Italians do a lot of things right. Cooking, for instance. Less famous than Italian cooking, however, is the uncanny, over-the-top gory, and often hilarious Italian horror tradition. Here, then, is a recipe for a delicious Hallowevening!
Dellamorte Dellamore (1994)
Whet your whistle with Dellamorte Dellamore (1994). Francesco Dellamorte (translation: Frances of the Dead) keeps an eye on the Buffalora cemetery. The trouble is: The newly buried are, in Frances’ words, returning. He and a dim-witted companion, Gnaghi, team up against the returning dead; excepting the ones they fall in love with, of course. This one’s offbeat, with notes of gore – not to mention a bit of lovemaking that’ll make your eyes sweat – undertones of sardonicism, and a singular visual imagination.
The House by the Cemetery (1981)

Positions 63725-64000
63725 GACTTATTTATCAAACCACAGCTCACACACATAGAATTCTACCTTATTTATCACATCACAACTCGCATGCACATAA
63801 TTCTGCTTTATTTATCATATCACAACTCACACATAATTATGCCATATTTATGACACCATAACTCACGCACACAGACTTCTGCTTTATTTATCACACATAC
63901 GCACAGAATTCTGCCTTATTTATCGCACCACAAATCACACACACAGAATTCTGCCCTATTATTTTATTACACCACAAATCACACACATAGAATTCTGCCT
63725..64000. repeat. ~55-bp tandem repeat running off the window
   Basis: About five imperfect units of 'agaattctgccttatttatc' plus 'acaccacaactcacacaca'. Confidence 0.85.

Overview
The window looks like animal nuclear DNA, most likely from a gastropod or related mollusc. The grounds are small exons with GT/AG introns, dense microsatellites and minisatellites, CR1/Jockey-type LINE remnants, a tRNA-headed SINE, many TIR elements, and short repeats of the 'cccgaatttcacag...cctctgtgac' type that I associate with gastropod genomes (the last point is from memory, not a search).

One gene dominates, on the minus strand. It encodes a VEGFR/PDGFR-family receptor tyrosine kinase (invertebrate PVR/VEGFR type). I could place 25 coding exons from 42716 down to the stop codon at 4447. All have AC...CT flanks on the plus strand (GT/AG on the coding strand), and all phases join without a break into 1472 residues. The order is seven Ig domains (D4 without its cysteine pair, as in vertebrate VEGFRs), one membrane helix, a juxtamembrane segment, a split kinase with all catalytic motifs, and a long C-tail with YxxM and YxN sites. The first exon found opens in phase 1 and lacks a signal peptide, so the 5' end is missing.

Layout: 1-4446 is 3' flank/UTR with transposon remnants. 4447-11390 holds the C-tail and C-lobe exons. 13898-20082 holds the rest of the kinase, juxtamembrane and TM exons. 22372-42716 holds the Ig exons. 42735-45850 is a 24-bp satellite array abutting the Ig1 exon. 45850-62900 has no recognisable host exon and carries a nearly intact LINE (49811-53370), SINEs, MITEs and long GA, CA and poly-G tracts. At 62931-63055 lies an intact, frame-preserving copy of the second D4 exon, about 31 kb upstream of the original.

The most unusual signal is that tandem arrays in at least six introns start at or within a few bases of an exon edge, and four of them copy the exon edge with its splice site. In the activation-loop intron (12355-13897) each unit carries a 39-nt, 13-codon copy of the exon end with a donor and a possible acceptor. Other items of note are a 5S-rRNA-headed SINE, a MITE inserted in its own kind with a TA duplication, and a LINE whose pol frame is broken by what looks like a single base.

For your main course, The House by the Cemetery (1981). A researcher (of an unspecified sort) relocates his family to the home of a former colleague who’d offed himself after offing his mistress. If that sounds bad, wait until you see what’s in the basement. Here’s a hint: It’s creepy, crawly, and it wants to eat you. This one has everything director Lucio Fulci is famous for: Blood, guts, and bad (by which I mean great) dubbing. It also has one of the greatest theme songs of all time.
Round out your evening with Demons (1985). Created by three Italian horror heavyweights (directed by Lamberto Bava, written by Dardano Sachetti, and produced by Dario Argento), Demons is the story of a movie screening that turns its audience into…well, demons. Puss will burst in your face, teeth and nails will fall (agonizingly!) out, and everything oozes with Argento’s characteristic garishness. You’ll be full after this one, folks.
We hope that you’ve enjoyed your meal; perhaps enough to throw it up, even. If you did, check out our other Halloween playlists. And don’t forget to share and like! Happy Halloween from all of us here at HorrorRated.com!